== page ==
We may redeem your unexpired warrants prior to their exercise at a time that is disadvantageous to you, thereby making your warrants worthless.

We have the ability to redeem outstanding warrants (excluding any placement warrants held by FinTech Investor Holdings II, LLC, Cantor Fitzgerald & Co. or their permitted transferees) at any time after they become exercisable and prior to their expiration, at $0.01 per warrant, provided that the last reported sales price (or the closing bid price of our common stock in the event the shares of our common stock are not traded on any specific trading day) of the common stock equals or exceeds $24.00 per share on each of 20 trading days within the 30 trading-day period ending on the third business day prior to the date on which we send proper notice of such redemption, provided that on the date we give notice of redemption and during the entire period thereafter until the time we redeem the warrants, we have an effective registration statement under the Securities Act covering the shares of common stock issuable upon exercise of the warrants and a current prospectus relating to them is available. If and when the warrants become redeemable by us, we may exercise our redemption right even if we are unable to register or qualify the underlying securities for sale under all applicable state securities laws. Redemption of the outstanding warrants could force a warrant holder (i) to exercise your warrants and pay the exercise price therefore at a time when it may be disadvantageous for you to do so, (ii) to sell your warrants at the then-current market price when you might otherwise wish to hold your warrants or (iii) to accept the nominal redemption price which, at the time the outstanding warrants are called for redemption, will be substantially less than the market value of your warrants.

Warrants to purchase our common stock became exercisable as of August 25, 2018, which could increase the number of shares eligible for future resale in the public market and result in dilution to our stockholders.

Outstanding warrants to purchase an aggregate of 8,959,999 shares of our common stock became exercisable as of the 30th day following the closing of the Merger in accordance with the terms of the warrant agreement governing those securities. These warrants consist of 8,749,999 warrants originally included in the units issued in our IPO and 210,000 warrants included in the placement units. Each warrant entitles its holder to purchase one share of our common stock at an exercise price of $11.50 per share and will expire at 5:00 p.m., New York time, on the fifth anniversary of the closing date of the Merger, or earlier upon redemption of our outstanding warrants or our liquidation. To the extent warrants are exercised, additional shares of our common stock will be issued, which will result in dilution to our then existing stockholders and increase the number of shares eligible for resale in the public market. Sales of substantial numbers of such shares in the public market could depress the market price of our common stock.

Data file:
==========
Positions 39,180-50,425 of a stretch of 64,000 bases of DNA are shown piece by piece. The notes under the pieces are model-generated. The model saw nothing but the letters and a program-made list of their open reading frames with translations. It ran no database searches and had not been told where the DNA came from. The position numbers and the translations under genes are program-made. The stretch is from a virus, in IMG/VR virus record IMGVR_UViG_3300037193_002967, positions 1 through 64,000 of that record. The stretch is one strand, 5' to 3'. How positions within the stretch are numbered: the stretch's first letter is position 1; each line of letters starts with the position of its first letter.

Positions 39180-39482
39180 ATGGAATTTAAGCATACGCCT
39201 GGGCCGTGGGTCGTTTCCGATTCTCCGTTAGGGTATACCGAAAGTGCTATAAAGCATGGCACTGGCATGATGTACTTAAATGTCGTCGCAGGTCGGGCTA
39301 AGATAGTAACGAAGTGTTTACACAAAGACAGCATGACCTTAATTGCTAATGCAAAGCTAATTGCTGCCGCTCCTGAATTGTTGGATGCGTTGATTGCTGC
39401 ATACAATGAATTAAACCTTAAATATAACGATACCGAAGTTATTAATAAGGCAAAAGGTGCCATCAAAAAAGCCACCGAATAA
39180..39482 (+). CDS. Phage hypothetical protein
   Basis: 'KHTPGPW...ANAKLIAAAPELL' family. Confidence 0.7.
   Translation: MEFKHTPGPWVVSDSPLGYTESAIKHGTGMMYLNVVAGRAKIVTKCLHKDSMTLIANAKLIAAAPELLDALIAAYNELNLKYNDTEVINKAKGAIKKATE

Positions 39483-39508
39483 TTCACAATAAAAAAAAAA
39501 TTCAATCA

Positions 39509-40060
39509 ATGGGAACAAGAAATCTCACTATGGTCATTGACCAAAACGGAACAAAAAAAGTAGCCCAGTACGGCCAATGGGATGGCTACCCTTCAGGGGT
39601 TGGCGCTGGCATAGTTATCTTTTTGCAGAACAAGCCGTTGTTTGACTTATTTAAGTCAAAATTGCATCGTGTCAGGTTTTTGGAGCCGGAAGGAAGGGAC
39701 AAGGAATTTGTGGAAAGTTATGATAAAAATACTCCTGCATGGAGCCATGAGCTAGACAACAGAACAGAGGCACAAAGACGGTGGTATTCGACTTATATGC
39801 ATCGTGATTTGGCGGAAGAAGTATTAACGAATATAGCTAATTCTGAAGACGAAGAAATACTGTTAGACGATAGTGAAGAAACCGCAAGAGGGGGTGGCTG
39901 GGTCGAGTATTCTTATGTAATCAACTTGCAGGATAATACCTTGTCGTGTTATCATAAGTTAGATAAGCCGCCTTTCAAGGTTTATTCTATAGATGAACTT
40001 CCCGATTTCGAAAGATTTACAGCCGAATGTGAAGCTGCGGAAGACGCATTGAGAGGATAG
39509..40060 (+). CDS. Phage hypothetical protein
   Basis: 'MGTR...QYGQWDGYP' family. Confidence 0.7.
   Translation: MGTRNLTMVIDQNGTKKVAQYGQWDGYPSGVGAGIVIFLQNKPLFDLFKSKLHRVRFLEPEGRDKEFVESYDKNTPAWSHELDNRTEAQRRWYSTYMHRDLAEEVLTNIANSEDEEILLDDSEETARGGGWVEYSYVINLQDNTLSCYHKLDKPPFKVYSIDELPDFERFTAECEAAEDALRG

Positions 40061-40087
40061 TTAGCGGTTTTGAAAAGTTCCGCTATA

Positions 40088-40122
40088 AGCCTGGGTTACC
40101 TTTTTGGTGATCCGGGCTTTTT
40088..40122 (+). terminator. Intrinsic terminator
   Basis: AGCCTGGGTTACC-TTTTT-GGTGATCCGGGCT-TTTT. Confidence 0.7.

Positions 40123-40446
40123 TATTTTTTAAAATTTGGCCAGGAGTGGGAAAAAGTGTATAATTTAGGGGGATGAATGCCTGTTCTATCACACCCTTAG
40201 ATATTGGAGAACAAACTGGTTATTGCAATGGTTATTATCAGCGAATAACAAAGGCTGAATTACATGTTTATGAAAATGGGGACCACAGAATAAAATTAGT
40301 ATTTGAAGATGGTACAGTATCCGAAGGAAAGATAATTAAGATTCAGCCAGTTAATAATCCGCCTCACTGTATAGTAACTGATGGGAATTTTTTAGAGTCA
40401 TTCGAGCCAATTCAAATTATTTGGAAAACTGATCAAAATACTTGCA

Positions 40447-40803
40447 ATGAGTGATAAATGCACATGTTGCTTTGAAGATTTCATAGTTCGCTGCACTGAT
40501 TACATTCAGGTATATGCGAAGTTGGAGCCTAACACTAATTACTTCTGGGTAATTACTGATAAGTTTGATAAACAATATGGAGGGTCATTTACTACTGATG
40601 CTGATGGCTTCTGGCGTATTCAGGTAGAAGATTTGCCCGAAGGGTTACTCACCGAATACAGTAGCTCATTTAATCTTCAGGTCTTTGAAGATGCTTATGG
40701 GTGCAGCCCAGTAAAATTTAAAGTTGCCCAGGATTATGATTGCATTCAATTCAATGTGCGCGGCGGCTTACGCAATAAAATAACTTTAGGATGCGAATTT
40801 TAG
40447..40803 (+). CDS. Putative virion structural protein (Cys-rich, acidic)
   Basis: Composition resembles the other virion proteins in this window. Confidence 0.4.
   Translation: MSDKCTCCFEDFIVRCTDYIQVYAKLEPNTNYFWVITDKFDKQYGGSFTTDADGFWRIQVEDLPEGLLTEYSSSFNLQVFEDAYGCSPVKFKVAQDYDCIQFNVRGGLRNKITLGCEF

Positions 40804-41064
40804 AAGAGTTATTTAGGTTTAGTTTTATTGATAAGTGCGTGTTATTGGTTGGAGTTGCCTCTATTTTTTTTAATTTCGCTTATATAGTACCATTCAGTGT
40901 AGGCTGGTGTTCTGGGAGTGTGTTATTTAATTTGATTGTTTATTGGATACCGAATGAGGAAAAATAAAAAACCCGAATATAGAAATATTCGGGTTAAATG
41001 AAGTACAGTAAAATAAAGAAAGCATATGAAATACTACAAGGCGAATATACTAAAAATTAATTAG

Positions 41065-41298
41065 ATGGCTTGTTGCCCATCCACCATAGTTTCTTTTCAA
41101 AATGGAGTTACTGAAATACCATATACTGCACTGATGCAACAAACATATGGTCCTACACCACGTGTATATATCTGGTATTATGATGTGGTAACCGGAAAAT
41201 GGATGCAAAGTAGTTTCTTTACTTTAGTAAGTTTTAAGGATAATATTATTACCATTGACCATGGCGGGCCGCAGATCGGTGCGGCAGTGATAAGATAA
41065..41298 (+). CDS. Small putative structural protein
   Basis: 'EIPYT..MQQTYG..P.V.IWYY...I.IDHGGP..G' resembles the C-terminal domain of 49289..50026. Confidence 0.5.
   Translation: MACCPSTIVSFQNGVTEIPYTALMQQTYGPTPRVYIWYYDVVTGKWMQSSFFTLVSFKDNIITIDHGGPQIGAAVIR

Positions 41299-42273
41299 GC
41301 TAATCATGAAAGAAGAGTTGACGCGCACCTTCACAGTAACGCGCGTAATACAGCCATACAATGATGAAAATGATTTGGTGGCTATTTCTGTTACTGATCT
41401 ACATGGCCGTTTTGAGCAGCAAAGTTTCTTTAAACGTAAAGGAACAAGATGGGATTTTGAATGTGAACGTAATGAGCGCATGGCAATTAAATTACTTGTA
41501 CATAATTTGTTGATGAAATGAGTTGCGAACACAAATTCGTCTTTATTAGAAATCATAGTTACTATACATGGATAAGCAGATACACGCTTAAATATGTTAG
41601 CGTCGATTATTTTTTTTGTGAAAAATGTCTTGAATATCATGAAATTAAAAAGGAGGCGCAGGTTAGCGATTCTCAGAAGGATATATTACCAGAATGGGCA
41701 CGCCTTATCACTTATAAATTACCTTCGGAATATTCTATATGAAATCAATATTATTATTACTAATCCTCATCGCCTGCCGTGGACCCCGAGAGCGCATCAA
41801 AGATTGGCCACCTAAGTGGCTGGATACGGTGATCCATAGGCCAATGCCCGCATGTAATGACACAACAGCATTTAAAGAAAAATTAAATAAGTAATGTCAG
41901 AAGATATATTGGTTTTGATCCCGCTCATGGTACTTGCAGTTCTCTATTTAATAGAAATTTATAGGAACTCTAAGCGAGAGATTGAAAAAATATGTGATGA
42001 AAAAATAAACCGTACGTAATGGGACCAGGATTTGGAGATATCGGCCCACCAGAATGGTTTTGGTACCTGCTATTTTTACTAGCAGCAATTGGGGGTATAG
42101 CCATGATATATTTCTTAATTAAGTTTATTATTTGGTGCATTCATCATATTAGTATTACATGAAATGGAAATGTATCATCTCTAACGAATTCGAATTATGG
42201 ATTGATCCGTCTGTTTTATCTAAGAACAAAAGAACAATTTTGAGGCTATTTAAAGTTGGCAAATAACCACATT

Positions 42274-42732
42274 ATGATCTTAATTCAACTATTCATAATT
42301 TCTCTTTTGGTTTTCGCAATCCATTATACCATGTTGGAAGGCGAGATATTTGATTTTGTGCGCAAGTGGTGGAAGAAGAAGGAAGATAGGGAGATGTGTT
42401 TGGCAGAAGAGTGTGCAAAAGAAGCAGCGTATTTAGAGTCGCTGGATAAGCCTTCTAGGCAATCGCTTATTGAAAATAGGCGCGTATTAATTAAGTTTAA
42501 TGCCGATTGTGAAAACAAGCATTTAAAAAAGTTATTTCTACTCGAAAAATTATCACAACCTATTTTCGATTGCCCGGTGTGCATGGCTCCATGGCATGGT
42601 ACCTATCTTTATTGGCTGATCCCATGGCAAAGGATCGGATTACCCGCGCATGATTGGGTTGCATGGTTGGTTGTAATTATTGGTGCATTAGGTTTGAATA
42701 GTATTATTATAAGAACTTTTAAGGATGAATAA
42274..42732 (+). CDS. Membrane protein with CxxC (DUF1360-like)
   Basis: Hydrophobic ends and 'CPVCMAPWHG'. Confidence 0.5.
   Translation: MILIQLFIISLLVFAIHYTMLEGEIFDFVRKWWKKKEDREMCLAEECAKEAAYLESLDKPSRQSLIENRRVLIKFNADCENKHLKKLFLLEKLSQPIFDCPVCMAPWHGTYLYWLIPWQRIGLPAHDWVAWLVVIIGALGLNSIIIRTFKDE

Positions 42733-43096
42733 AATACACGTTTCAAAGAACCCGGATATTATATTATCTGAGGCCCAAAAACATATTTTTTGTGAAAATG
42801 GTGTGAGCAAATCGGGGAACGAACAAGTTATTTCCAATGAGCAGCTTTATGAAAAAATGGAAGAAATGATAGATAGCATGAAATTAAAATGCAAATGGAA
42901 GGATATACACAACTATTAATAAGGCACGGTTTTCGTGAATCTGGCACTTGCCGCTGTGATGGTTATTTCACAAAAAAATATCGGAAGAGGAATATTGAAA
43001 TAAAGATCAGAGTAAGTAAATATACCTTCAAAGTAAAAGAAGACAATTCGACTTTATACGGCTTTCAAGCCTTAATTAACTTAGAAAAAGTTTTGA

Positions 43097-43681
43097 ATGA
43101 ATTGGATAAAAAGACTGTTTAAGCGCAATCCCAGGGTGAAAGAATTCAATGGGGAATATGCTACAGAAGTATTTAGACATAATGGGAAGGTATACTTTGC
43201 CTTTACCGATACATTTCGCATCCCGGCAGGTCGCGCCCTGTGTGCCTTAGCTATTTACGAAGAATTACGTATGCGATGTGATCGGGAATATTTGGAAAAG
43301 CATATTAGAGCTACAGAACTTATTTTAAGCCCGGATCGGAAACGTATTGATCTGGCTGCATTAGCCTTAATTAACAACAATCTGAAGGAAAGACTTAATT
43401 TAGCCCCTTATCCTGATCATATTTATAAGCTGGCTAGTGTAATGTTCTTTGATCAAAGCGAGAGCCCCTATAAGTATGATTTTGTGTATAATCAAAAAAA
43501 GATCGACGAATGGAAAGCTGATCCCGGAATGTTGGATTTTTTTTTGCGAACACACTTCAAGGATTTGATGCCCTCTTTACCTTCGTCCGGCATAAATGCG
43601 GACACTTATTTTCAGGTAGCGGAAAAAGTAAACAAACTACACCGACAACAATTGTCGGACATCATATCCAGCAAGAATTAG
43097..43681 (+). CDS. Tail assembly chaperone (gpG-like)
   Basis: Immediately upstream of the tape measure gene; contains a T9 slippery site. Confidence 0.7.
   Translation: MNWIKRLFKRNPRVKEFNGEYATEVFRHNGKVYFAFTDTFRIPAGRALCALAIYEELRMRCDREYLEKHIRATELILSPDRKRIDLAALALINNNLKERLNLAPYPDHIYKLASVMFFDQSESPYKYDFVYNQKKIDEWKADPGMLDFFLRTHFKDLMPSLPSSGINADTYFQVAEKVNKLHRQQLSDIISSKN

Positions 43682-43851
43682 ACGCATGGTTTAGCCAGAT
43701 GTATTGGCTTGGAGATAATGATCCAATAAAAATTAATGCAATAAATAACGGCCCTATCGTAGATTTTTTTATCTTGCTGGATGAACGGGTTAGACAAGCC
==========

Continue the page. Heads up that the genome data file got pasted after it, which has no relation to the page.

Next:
24

Registration of the shares underlying the warrants and a current prospectus may not be in place when an investor desires to exercise warrants. If our common stock is delisted from Nasdaq, we may, at our option, require holders of public warrants who exercise such warrants to do so on a “cashless basis,” and in such event we would not be required to maintain in effect a current registration statement for the common stock issuable upon exercise of the warrants. If an exemption from registration is not available, this may prevent an investor from being able to exercise its warrants, possibly resulting in such warrants expiring worthless.

Under the warrant agreement, we are obligated to use our best efforts to maintain the effectiveness of a registration statement under the Securities Act, and a current prospectus relating thereto, until the expiration of the warrants in accordance with the provisions of, and subject to certain exceptions contained in, the warrant agreement.

We are required to permit holders to exercise their warrants on a “cashless basis.” In addition, if our common stock is delisted from Nasdaq and no longer satisfies the definition of a “covered security” under Section 18(b)(1) of the Securities Act, we may require public warrant holders who exercise warrants to do so on a “cashless basis” in accordance with Section 3(a)(9) of the Securities Act. In such event, we would not be required to file or maintain in effect a registration statement for the common stock issuable upon exercise of the warrants, which means that we would not be required to maintain the effectiveness of the registration statement of which this prospectus is a part. However, no warrant will be exercisable for cash or on a cashless basis, and we will not be obligated to issue any shares to holders seeking to exercise their warrants, unless the shares issuable upon such exercise are registered or qualified under the Securities Act and securities laws of the state of the exercising holder to the extent an exemption is unavailable. In no event will we be required to issue cash, securities or other compensation in exchange for the warrants in the event that the shares underlying such warrants are not registered or qualified under the Securities Act or applicable state securities laws. If the issuance of the shares upon exercise of the warrants is not so registered or qualified or deemed exempt, the holder of such warrant shall not be entitled to exercise such warrant and such warrant may have no value and expire worthless.